Trump weighs North Korea travel ban after Warmbier’s death

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The White House is considering banning U.S. citizens from traveling to North Korea in the wake of 22 year-old college student Otto Warmbier’s death.

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Warmbier died Monday, just days after he was released by North Korea. He was sent back to the United States in a coma after being detained on a school trip and held for more than a year and a half. Investigators are still not certain what caused his death.

“This is a crime against humanity,” former Gov. Bill Richardson, who has successfully extricated Americans held in the communist country, told FOX Business Tuesday. “I don’t think anyone should travel to North Korea ... I think the State Department should consider putting a restriction on.”

Secretary of State Rex Tillerson, who has the authority to cut off travel to North Korea with the stroke of the pen, has been weighing such a move since late April, when American teacher Tony Kim was detained in Pyongyang, a senior State Department official said. No ban is imminent, but deliberations gained new urgency after Warmbier's death, said the official, who requested anonymity to discuss internal diplomatic discussions.

“We’ve got three Americans there and one Korean that are detained. If the North Koreans were smart they would release them all to atone for what they did with Otto [Warmbier], as a sign of contrition, a human rights gesture. But they probably won’t do it,” Richardson said.

While nearly all Americans who have gone to North Korea have left without incident, some have been seized and given draconian sentences for seemingly minor offenses.

The U.S. government strongly warns Americans against traveling to North Korea, but doesn't prohibit it, despite other sanctions targeting the country. It's unclear exactly how many Americans go to North Korea every year. Those who typically do travel from China, where tour groups market trips to adventure-seekers.

Some of those companies — including China-based Young Pioneer Tours, which took Warmbier to Pyongyang — have now stopped taking Americans. Other travel companies say they're considering a similar restriction.

The U.S. and North Korea have no diplomatic relations. The U.S. has been pressing Pyongyang to halt its nuclear weapons development and urging China and other countries to starve the North of funding for the program. But on Tuesday, Trump suggested that strategy had failed.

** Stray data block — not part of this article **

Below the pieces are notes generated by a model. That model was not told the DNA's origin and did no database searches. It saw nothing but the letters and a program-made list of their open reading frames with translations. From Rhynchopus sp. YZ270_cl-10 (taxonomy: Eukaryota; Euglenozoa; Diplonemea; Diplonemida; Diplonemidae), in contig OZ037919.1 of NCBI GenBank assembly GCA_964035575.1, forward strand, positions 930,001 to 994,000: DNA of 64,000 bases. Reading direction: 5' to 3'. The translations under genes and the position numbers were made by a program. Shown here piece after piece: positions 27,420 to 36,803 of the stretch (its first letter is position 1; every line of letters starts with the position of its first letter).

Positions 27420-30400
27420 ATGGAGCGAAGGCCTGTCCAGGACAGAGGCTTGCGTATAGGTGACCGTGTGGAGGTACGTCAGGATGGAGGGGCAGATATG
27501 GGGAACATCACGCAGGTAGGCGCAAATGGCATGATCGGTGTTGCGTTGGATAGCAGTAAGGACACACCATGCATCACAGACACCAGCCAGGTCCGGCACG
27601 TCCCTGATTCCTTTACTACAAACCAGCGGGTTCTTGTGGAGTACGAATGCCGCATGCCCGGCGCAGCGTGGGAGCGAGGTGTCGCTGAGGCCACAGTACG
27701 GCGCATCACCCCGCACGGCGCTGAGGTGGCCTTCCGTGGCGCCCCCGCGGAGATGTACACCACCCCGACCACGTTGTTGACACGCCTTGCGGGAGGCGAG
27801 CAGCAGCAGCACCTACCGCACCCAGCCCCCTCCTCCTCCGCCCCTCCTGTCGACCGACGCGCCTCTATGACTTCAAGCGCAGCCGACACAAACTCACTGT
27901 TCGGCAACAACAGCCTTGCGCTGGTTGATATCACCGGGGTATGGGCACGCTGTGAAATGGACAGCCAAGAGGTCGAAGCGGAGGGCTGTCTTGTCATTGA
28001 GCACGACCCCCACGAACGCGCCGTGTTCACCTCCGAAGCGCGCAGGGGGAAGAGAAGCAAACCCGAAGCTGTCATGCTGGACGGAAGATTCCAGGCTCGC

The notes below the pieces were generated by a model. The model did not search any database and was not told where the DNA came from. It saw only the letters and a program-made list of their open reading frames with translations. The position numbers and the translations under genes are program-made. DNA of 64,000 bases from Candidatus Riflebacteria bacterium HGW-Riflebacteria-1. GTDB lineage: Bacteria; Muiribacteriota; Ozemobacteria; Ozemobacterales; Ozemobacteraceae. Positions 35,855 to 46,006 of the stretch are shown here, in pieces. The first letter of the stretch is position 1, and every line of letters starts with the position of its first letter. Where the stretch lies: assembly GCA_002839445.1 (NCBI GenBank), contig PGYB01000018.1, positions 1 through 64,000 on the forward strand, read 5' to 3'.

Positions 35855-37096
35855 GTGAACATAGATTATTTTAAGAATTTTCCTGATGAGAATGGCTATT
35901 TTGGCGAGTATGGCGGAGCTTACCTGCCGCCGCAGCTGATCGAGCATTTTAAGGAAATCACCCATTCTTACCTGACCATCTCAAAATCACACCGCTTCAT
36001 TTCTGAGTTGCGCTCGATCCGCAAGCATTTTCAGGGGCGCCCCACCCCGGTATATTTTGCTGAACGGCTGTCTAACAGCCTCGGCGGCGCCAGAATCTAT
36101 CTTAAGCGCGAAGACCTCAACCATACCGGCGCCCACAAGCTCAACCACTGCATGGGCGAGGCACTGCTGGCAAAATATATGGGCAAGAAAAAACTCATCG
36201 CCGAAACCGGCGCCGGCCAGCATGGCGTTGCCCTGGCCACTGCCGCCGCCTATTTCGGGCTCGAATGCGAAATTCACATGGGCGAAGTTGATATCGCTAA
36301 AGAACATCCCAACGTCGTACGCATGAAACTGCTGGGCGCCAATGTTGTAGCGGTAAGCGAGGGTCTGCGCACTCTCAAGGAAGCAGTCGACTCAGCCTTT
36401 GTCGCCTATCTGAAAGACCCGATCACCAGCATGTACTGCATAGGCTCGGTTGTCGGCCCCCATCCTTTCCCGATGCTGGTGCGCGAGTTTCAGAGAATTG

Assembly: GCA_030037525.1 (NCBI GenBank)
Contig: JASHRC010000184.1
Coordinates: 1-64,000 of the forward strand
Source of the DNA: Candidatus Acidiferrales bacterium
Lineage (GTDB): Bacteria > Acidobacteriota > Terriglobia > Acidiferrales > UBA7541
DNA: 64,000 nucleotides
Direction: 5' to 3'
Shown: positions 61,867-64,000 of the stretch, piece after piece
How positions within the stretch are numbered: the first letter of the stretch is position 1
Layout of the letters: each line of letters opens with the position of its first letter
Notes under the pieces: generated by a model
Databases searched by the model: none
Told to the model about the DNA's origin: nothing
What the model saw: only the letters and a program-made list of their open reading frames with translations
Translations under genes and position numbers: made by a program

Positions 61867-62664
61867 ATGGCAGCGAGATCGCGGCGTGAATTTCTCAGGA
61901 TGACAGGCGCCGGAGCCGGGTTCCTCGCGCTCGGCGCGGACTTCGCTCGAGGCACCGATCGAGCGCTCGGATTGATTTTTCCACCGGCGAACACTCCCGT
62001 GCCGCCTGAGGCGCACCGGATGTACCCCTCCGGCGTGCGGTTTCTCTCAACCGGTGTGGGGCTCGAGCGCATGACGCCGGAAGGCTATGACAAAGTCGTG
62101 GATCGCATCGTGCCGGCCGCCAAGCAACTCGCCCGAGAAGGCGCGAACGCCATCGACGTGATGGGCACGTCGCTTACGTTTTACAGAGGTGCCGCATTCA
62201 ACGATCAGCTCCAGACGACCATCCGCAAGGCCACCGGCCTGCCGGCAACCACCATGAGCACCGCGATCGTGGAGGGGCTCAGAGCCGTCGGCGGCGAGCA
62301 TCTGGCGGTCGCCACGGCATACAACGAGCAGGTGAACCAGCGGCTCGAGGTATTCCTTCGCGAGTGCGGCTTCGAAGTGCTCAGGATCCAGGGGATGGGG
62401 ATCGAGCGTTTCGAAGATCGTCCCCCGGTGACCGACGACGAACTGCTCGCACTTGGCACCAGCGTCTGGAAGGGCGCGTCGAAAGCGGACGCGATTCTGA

"While I greatly appreciate the efforts of President Xi & China to help with North Korea, it has not worked out," Trump wrote on Twitter. "At least I know China tried!"

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In Congress, Democrats and Republicans found rare bipartisan consensus in denouncing North Korea. In the House, lawmakers lined up behind legislation ordering the Treasury Department to prohibit all financial transactions related to travel to North Korea by Americans, unless specifically authorized by a U.S. license. No licenses would be issued for tourism.

The Trump administration doesn't need an act of Congress to bar Americans from traveling to North Korea.

Under existing law, all it would take is a designation by Tillerson — called a "geographic travel restriction" — to make all American passports invalid for travel to North Korea. To back up the designation, Tillerson could assert that Americans face "imminent danger" to their health or safety if they travel there, an easily defendable assertion in the wake of Warmbier's death.

The U.S. doesn't currently prohibit its passports from being used to travel to any countries, even though financial restrictions limit U.S. travel to Cuba and elsewhere. If a passport ban were placed on North Korea, an American who violated it could face a fine and up to 10 years in prison for a first offense.

The Associated Press contributed to this story.

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